About Last Night: How to feel good about receiving compliments 12-08-18

September 3, 2018

Q: Recently divorced, I’m new to the dating scene and feel awkward. I met a woman around my age, and we got on well – up to a point. Although slim, she kept describing herself as “Rubenesque”. When I said I thought she was pretty she said, “Are you willing to put that in writing?”, and seemed incapable of taking a compliment. In fact, she actively pointed out physical flaws. Eventually, it was too much like hard work, and I moved away.

A: Many people find it difficult to accept compliments, appreciation and gratitude graciously. In Australia, Tall Poppy Syndrome makes us fear seeming full of ourselves, and self-effacement and self-deprecation are considered signs of humility. This can keep others at arm’s length, and make social conversations more like an obstacle course.

An inability to take positive comments not only feeds our own insecurities, it is also crushing, embarrassing, and off-putting to the person trying to connect with us, or can come across as fishing for compliments.

Moving away might reinforce her low self-esteem, but you cannot help someone if they are trapped in a pattern that becomes a self-fulfilling prophecy.

If you recognise yourself in this, make some changes, as it will get in the way of making intimate connections.

Family therapist, Dr John Amodeo, offers help in an article entitled “Practical Tips for Metabolising a Compliment: the art of receiving appreciation”. He says, “Sadly, compliments may be contaminated and neutralised by considerations that are fear-based or shame-driven: Will they think I have a supersized ego? Do I deserve these kind words?'”

We need appreciation and acknowledgment in order to thrive. If we are incapable of receiving simple affirmations, our deep need for appreciation can be expressed in other ways, such as the search for power, money, or status, but these do not nourish us.

Here are Amodeo’s tips for overcoming this self-sabotaging behaviour. Firstly, when you receive a compliment, take a breath. “We often stay in our head when someone sends a whiff of appreciation our way … we deflect, minimise, or sidetrack to avoid the awkwardness of receiving it. Taking a conscious breath can open a pathway out of our head and into our body — helping to calm distracting fears and considerations. Being in our body, we’re better positioned to metabolise a compliment and let it seep into our bones and tissues.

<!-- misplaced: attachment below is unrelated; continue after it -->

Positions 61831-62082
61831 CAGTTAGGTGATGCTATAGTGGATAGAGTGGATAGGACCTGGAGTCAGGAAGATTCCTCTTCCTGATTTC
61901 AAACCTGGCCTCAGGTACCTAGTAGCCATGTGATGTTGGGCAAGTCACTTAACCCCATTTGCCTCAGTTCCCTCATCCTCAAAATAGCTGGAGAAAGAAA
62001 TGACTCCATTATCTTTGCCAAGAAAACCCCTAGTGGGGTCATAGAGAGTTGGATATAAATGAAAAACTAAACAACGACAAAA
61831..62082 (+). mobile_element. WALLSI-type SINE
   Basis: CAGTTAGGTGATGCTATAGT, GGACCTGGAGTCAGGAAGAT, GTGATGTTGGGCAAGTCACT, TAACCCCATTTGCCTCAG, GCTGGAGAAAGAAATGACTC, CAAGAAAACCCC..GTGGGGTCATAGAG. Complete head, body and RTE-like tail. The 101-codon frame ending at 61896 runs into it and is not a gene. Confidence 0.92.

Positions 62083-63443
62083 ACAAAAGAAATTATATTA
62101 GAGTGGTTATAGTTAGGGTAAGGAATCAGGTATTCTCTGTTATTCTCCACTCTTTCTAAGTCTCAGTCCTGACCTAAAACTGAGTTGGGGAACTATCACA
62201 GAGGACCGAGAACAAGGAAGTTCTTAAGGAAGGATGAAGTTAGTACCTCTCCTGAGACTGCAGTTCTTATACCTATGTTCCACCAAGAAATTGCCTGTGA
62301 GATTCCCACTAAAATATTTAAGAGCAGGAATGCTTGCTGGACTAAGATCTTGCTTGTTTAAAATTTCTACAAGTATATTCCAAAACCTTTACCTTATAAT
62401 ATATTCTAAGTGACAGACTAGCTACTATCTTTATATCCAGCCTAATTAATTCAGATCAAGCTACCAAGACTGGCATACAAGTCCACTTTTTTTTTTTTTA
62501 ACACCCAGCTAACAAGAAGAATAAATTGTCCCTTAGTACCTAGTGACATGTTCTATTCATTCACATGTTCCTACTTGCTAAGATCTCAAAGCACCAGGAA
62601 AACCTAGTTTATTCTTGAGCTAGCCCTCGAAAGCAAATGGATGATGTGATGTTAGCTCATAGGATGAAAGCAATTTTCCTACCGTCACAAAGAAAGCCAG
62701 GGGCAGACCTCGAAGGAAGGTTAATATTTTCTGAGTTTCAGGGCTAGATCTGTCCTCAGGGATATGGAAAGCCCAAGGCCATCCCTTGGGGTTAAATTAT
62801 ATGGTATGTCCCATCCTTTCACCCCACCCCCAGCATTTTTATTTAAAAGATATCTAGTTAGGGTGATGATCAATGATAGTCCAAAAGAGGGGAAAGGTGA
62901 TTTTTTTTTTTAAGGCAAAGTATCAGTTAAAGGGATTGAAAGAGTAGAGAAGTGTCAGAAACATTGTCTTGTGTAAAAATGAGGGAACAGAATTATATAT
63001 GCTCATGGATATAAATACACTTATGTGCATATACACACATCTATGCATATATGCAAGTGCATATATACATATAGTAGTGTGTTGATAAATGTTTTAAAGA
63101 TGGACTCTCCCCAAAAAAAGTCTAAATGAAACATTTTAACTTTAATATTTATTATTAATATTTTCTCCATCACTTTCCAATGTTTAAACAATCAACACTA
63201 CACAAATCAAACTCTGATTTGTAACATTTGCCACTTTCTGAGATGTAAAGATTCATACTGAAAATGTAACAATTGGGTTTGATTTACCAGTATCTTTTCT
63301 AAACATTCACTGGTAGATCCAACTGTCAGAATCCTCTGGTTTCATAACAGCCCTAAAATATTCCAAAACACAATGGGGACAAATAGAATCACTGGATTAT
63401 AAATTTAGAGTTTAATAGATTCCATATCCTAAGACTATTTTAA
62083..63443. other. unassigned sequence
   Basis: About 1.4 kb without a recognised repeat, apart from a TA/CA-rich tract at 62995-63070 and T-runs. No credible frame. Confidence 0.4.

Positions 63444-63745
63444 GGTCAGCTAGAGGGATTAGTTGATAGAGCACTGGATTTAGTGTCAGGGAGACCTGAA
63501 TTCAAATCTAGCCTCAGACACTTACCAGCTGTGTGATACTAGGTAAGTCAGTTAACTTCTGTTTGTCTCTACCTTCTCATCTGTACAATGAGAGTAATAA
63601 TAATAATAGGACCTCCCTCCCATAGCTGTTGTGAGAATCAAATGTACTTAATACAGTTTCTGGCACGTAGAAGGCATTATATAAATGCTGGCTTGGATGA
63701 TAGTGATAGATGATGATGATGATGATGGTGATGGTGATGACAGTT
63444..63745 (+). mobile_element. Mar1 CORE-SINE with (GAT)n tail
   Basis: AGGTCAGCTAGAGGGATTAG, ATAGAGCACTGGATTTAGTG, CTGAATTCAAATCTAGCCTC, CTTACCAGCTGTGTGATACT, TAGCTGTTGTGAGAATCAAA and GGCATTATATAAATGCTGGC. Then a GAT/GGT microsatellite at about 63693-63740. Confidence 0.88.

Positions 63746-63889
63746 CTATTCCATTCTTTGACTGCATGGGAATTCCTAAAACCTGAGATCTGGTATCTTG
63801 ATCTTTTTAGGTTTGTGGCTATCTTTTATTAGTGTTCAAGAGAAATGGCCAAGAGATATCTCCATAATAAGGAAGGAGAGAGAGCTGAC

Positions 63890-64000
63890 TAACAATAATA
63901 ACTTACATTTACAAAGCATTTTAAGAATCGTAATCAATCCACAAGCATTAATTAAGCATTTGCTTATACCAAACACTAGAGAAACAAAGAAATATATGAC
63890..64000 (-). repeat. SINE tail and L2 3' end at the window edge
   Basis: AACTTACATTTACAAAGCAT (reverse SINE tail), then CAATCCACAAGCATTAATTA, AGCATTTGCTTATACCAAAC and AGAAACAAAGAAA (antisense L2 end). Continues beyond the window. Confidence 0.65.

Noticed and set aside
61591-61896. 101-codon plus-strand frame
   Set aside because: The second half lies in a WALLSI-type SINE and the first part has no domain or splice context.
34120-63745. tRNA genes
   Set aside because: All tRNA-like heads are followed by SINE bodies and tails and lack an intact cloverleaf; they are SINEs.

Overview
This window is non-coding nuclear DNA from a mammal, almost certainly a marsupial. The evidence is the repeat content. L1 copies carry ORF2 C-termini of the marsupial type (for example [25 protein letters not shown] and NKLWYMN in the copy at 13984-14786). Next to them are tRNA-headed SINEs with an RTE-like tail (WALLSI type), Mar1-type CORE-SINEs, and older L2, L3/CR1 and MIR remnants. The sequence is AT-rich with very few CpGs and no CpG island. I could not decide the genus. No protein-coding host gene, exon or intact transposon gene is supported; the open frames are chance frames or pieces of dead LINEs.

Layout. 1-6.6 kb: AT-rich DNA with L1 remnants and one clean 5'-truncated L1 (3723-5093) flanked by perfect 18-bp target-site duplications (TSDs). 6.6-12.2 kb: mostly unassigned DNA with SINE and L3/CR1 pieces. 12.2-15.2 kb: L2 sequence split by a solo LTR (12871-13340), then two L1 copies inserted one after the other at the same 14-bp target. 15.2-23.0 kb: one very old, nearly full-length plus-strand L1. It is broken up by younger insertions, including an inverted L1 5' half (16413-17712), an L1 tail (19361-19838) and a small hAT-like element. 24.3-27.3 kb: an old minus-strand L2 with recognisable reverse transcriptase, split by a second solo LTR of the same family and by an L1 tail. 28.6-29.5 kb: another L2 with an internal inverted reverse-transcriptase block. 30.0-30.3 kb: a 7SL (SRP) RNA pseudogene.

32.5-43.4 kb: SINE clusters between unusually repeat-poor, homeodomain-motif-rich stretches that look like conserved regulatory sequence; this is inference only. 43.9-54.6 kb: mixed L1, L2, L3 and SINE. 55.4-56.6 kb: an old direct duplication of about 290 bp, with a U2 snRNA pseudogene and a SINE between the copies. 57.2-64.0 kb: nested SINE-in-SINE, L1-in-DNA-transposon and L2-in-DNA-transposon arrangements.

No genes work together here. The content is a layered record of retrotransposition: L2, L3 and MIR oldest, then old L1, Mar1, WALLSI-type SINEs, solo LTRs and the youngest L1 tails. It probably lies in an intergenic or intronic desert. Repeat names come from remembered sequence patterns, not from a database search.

“A key to receiving a compliment is to not over-think it. Don’t make it complicated by wondering what they really mean by it, or if they have some hidden agenda. These are fruitless inquiries. Take it at face value, and allow yourself to enjoy or even relish it … feeling appreciated is one thing that can build trust and connection.”

Be aware of your body. “Being in the moment includes staying in your body and out of your head. Notice how you feel inside receiving someone’s gratitude. Is it a warm, glowing feeling? Or is it unpleasant, perhaps because you’re not accustomed to being appreciated? Does your stomach feel tight or your chest constricted? Maybe you notice shame or shyness about letting yourself indulge in feeling good for a moment. Let it all be there; be gentle with whatever you’re noticing.”

On the other hand, “If it’s a pleasant feeling, see if you can let it course through you without wondering if you can trust it or feeling obligated to reciprocate. A simple ‘thank you’ can be followed by a pause, allowing yourself time to let it in.”

Enjoy the feeling. “Allowing a compliment to seep into our body can help heal some of the unworthiness we carry. Life is less isolating and more enjoyable when we give and receive simple compliments … notice when someone values and appreciates us … We’re social creatures who develop our sense of self from being valued.”

Practise appreciating yourself, and others. We can be quick to make a complaint, but fail to give thanks.

“Valuing and appreciating ourselves is vital,” Amodeo says. “Especially when it’s not forthcoming from others … If you’re feeling deprived of compliments, you may want to experiment with being more generous in expressing appreciation.”

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